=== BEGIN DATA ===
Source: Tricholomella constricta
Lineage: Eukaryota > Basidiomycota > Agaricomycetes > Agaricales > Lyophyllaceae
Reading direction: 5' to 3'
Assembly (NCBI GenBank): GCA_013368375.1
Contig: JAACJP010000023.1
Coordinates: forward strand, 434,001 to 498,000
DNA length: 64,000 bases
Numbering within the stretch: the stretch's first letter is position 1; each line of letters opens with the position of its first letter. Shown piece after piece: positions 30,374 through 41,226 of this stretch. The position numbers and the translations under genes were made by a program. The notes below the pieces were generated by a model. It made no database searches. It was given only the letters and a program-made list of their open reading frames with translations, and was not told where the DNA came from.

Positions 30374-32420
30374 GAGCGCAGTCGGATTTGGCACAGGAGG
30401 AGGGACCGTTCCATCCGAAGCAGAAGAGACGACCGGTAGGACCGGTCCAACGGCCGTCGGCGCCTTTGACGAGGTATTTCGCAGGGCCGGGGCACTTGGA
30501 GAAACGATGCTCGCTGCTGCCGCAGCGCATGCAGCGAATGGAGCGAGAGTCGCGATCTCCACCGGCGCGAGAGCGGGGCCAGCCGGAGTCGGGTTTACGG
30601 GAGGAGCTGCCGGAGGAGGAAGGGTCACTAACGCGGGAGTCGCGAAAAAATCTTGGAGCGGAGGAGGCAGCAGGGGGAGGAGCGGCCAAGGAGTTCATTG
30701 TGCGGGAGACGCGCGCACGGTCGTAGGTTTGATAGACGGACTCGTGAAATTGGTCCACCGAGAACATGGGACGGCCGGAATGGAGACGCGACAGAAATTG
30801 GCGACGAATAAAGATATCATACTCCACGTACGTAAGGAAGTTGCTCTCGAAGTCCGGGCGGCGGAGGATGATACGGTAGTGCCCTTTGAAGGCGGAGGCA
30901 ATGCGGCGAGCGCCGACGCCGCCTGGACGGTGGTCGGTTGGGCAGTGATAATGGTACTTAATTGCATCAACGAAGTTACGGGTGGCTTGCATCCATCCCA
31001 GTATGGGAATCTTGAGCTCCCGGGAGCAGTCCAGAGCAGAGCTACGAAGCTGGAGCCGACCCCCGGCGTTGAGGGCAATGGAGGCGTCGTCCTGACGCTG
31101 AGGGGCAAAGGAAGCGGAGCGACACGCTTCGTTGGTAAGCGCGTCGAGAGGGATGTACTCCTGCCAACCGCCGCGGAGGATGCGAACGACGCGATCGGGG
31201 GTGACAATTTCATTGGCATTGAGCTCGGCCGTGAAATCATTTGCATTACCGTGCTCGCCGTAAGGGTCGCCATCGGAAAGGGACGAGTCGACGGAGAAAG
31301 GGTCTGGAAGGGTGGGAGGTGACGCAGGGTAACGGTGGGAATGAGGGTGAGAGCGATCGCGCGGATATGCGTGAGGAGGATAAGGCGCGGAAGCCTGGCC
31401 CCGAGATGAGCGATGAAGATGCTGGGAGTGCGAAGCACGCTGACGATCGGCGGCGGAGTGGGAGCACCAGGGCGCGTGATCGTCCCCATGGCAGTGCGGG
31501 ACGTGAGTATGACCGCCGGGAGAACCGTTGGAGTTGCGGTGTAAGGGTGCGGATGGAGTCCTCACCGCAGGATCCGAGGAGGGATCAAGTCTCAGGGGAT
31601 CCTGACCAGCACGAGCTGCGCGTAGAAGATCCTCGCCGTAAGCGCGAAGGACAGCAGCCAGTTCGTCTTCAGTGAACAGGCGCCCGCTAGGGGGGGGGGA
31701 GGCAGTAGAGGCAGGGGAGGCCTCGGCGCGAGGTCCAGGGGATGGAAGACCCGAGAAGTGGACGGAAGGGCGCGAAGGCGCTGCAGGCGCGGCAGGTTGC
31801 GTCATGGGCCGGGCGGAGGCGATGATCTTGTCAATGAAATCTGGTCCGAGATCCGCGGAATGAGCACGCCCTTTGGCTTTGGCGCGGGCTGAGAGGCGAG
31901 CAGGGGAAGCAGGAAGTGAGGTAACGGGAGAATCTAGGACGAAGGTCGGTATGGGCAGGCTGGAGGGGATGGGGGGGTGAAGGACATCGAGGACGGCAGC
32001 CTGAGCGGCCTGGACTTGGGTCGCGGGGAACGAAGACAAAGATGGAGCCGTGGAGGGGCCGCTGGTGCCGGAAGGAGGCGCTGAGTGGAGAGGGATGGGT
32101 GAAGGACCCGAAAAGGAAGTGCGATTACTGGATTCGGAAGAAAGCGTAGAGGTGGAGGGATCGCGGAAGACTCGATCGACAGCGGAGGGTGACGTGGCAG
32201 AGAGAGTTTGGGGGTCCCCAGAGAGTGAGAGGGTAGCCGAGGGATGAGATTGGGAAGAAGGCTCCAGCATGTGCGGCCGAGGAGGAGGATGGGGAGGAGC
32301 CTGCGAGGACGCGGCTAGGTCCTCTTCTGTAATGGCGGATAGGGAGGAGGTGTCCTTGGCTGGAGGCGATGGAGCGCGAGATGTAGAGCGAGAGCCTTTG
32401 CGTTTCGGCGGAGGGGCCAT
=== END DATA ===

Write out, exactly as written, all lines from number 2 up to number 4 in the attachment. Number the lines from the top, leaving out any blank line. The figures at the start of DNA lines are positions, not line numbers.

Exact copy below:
Lineage: Eukaryota > Basidiomycota > Agaricomycetes > Agaricales > Lyophyllaceae
Reading direction: 5' to 3'
Assembly (NCBI GenBank): GCA_013368375.1